of unschooled youth. Still his fathei
had by no means tried to put an old
bead upon young shoulders nor ti
bred in his son contempt for woman
kind. It was only that lore unci worn
en were pushed to the background
reckoned mere episodes beside l lie rush
and scurry of truly manly pursuits
Marriage was honorable In all men
marriage with Alice would tie thrio
honorable, safe and profitable Tliu-
when she came to eighteen John had n
certain satisfaction In putting the ring
upon her finger and even chafed a III
tie over the fact that by tier father's
express desire she was to stay single
until she was one nnd twenty.
He honestly believed himself In levi
nnd truly felt for her a lender fend
ness tbnt had begun when, a sturdy
little lad. he had guided her tottering
baby steps. He meant always to guide,
guard and cherish her as lieeame n
gentleman, even though In his swelling
visions of the future she was no more
than a dumb, submissive shade. It
she would never be a brilliant figure,
still less would she be one of whom ti
husband must ueeds be ashamed. In
deed, he was altogether :> little more
than content with the ordering ot
things until six months before tits wed
ding day   he came  under   Millie's spell
He saw her first upon a miring nmrn
Ing full of hot. shining and languid
ruffling airs, pew still sparkled on th-
grass. and overhead in tbe green gold
of new leafage robins fluted delicately
tbe Joy of life and love. To his en
chanted eyes Millie embodied the shin
knew herself Its rei'il root. The men
must not light. She could not have
her brother's blood upon tier conscience. Rtlll less her lover's. There
was but one way to stop them, a way
bitterer than deniti. Still, she set her
feet toward It unfaltering.
She got up and sal by the window,
watching with noteless eyes the wheeling stars, the waning moonlight. Hut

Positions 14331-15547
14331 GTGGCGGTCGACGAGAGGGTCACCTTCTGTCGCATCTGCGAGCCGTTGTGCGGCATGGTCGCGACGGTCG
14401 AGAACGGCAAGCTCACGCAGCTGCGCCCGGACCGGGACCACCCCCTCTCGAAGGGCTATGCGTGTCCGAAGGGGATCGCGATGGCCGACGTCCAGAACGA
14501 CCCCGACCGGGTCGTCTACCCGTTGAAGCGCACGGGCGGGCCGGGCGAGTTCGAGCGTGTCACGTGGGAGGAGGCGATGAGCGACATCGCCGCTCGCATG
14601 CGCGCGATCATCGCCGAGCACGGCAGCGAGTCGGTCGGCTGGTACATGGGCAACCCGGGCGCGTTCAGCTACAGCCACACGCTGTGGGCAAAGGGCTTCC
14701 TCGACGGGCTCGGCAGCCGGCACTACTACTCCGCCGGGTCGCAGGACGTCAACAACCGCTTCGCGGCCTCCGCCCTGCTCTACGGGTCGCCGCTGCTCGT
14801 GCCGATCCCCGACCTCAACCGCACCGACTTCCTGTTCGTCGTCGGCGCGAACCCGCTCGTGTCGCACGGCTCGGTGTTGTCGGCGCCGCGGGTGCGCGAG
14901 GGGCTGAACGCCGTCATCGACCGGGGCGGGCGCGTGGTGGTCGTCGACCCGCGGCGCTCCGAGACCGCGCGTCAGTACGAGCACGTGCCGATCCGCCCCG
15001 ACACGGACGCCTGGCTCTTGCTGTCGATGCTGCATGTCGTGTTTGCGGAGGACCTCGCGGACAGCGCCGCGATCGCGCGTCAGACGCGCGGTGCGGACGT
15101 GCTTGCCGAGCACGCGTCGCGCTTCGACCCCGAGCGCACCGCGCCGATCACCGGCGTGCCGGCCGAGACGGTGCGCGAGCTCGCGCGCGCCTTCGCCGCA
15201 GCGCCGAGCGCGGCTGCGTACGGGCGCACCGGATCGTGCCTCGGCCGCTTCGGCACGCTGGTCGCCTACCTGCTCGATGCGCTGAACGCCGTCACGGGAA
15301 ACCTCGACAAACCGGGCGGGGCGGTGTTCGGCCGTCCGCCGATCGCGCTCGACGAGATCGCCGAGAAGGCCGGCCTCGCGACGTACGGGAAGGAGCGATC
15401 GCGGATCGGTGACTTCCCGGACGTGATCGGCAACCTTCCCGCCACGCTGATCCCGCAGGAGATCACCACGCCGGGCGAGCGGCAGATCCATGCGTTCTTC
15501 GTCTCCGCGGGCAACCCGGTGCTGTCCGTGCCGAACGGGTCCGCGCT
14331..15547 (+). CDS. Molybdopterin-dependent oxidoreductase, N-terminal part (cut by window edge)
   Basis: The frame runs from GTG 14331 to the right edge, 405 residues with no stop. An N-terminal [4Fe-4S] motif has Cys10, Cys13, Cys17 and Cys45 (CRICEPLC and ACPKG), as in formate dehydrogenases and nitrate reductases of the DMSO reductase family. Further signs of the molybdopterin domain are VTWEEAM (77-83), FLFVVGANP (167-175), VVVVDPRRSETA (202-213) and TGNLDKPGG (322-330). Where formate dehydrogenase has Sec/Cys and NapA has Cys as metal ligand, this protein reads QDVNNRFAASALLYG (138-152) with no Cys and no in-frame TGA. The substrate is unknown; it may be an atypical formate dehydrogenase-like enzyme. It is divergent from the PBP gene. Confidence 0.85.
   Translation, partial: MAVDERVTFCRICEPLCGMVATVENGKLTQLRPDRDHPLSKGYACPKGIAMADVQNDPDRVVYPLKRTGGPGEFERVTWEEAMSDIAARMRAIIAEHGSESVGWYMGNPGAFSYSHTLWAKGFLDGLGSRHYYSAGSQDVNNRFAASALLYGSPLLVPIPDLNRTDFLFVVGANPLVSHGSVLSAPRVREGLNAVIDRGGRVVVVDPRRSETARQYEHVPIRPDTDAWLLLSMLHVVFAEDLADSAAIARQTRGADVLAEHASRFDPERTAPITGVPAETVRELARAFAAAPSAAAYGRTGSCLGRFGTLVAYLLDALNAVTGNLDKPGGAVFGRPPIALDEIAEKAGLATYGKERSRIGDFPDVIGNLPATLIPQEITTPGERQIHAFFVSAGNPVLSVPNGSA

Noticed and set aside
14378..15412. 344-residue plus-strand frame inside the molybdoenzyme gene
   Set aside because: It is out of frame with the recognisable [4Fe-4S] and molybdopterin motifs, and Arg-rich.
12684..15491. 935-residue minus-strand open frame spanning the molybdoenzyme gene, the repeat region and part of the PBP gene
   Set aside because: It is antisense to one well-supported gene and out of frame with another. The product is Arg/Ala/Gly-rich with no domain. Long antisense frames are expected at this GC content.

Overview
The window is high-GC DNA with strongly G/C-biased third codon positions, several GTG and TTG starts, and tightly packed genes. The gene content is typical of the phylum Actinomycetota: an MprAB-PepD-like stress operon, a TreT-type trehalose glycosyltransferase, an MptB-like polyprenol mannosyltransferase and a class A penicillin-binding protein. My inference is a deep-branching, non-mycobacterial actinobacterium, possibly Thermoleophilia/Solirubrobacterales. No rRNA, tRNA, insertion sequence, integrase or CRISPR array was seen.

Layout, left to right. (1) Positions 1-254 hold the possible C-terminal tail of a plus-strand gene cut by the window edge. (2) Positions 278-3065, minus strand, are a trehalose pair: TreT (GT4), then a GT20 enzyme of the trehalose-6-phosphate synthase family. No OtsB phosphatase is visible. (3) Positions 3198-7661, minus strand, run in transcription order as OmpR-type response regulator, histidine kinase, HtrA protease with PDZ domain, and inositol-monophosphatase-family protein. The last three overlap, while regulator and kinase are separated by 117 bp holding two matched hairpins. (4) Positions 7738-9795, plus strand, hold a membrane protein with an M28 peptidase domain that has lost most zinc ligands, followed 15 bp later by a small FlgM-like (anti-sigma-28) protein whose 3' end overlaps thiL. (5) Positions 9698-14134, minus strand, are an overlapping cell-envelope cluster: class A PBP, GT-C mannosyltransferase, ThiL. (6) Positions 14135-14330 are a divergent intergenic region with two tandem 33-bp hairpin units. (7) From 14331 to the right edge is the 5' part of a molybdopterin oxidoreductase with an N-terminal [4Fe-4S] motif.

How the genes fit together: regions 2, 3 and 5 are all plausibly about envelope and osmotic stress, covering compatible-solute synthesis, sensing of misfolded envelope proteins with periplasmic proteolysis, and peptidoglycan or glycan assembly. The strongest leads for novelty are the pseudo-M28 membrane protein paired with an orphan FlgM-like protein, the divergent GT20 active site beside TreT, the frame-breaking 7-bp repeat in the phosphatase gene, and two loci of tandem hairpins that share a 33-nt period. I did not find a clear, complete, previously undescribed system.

at the first pale dawn light she was
tensely alive. Below she beard a
stealthy stir, the cautious opening of
a door, with muUled voices and cautious steps outside. She got up and
crept to her brother's room, Lighted
candles mill glittered lhern. Upon tbo
table there was a brief will, the ink
not dry In the heavily scrawled signature. Beside It was a briefer statement: "Let It be understood of nil men
If I die I shall huve died in n man's
quarrel, founded on no personal grudge,
but resenting unjust aspersions upon
my native state." She almost smiled
over It. The native stale counted to
Joo for so very little in tlie ordinary
course of life.
Twenty minutes later. Just as tlio
sun peeped over rimming trees, she
came out in a little clearing upon a
wooded hilltop nnd saw two men
standing vveniiori In hand, face to face,
ten yards apart. Three other men a
Utile way off had scared, white faces,
but neither combaiant had lost wholesome color. Millie sprang between
them, white as a dawn wraith, hut
with eyes like glowing coals. Shu
Hung up her arms and said clearly:
"Klre. gentlemen I If anybody deserves doatli I do!"
"Millie, go backl" Joe Cnntroll thundered. Eustace dropped Ills pistol and
leaped lo the girl's side, In ber ear
lie whispered brokenly: "Darling, let
blm kill mo. It Is tbe best way out of
It all."
Millie Rhrnnk from him a little.
"There Is no need for bloodshed," sue
said. Then, raising her vol-e so tne
•seconds could bear: "I call all here to
witness that 1 have not been deceived.
I knew at the very first of John Eus-